Most of us believe ourselves to be unmoved by the subtle psychological cues in the packaging of the things we buy, choosing products solely based on their merit and value.
One reason food packaging design is such a fascinating subject is that it includes generous helpings of both science and art. Because the packaging contains food that people eat, it must protect the food and prevent contamination, keeping it as fresh and palatable as possible. And because people have such a vast array of choices, it must reach out to the consumer and influence them to choose one particular product over a competitor.
Effective food packaging design has always been a balancing act between requirements and branding, and between art and science. People want to be informed about what’s in the foods they consume, but at the same time, it’s easy to overwhelm consumers with labels that are jammed full with text.
Most people fondly imagine that they are immune to marketing buzzwords, able to make their consumer choices solely based on merit and value. But most people are still affected by marketing buzzwords, particularly as they relate to food branding trends.
Consumer-centric package design seems so obvious as to not need stating. Yet it wasn’t that long ago that consumers simply had to accept products packaged as manufacturers dictated, even if packaging was too bulky, or inconvenient to use.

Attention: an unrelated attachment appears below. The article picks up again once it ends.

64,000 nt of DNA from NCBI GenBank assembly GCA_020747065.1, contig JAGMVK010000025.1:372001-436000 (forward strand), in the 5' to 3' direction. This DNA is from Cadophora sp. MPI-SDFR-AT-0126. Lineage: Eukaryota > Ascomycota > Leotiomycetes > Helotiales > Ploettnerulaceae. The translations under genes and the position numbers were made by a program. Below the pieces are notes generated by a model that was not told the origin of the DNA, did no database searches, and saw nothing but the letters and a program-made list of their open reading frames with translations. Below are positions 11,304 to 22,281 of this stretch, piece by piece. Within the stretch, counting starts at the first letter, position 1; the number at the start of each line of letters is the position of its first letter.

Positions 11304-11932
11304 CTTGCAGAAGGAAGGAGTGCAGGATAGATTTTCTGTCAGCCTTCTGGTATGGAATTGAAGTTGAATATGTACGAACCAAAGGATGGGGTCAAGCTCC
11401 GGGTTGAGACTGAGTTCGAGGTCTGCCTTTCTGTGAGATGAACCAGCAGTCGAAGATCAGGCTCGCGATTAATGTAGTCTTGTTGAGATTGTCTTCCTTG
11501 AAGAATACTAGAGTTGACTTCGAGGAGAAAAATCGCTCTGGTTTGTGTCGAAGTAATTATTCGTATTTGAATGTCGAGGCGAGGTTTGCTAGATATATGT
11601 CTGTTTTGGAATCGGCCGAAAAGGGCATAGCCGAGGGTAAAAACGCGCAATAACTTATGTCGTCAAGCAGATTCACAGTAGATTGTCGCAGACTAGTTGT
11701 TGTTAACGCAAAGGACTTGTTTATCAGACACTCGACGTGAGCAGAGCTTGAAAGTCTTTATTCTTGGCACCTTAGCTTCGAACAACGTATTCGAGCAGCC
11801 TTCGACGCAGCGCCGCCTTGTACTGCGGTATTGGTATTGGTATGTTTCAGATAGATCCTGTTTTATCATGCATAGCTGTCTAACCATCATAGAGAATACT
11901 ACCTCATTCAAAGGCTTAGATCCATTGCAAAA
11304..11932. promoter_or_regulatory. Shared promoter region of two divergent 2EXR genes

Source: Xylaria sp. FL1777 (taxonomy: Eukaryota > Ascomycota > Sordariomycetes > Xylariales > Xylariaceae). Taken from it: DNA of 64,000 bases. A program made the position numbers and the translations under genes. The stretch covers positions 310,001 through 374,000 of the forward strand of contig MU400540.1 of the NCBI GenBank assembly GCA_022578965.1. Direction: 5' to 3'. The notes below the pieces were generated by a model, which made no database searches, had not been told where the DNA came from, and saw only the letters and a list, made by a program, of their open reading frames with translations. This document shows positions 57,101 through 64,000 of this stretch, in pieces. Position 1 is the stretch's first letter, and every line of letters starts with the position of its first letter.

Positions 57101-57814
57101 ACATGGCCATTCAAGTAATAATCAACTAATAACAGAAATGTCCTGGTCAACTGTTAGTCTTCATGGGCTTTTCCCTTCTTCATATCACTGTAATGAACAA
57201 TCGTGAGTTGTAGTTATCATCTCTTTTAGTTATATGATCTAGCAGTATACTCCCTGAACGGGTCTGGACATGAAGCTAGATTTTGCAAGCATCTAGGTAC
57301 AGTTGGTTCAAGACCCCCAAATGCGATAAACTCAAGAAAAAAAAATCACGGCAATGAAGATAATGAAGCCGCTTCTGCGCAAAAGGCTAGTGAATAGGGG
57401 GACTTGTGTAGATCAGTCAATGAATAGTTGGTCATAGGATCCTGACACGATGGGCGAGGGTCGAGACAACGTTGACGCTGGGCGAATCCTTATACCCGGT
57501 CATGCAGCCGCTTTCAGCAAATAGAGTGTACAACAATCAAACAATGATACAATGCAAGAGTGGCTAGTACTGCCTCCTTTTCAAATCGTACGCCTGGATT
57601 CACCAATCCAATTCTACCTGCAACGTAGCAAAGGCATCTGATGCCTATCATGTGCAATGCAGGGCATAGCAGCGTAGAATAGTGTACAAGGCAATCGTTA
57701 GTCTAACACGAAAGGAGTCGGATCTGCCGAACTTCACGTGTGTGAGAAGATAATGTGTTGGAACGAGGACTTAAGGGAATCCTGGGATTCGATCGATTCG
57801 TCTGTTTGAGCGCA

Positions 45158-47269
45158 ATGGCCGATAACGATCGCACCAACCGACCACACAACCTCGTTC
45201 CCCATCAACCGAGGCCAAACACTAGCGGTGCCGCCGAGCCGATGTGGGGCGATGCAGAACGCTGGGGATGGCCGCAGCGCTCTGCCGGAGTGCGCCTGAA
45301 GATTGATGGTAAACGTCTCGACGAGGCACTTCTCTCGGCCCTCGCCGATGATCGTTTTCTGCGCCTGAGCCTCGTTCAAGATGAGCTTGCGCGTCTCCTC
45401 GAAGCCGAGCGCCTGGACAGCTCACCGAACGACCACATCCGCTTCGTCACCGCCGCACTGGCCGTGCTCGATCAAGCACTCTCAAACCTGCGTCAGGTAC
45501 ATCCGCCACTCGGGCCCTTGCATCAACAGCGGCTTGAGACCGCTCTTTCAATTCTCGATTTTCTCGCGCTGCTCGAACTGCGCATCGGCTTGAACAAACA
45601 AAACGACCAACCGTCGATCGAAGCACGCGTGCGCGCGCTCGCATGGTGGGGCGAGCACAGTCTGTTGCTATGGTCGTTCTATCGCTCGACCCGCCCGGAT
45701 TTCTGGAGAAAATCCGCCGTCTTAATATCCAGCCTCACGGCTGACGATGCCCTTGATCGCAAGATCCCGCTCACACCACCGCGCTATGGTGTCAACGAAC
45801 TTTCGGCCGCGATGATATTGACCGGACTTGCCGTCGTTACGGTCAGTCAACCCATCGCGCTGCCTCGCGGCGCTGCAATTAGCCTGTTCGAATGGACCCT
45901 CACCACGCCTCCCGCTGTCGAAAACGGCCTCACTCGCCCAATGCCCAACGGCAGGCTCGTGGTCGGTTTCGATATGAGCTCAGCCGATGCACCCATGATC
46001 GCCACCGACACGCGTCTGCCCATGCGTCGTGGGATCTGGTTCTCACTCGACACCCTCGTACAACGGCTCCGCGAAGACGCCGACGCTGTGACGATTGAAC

In terms of both safety and consumer appeal, it would be difficult to overstate the importance of food packaging design. Neither quality can be neglected in packaging design for any brand that wants long-term success. Consumer packaged goods are fast moving and turn over quickly. How they are packaged determines how efficiently they can be shipped, how easily they can be shelved by retailers, and how well they appeal to the consumers that shop those retailers.
Food packaging designs must not only adhere to stringent FDA food safety regulations, but they must also appeal to consumers in advertising and at the point of sale.
Everyone knows that food packaging designs influence consumer behavior. With the majority of purchase decisions being made at the store, lack of brand loyalty can be used by CPG brands to their own advantage. Excellent food packaging design is the key to doing this, and it must pique not only consumer interest, but also communicate the right brand message.
Consumer centricity in food packaging design is nothing new because brands have designed packages to appeal to the shopper for decades. In more recent years, however, the so-called clean label concept has gained significant traction with the American public.
Food packaging design plays many roles and fulfills many expectations. Additionally, it must contain food safely and provide consumers with certain types of information required by the FDA.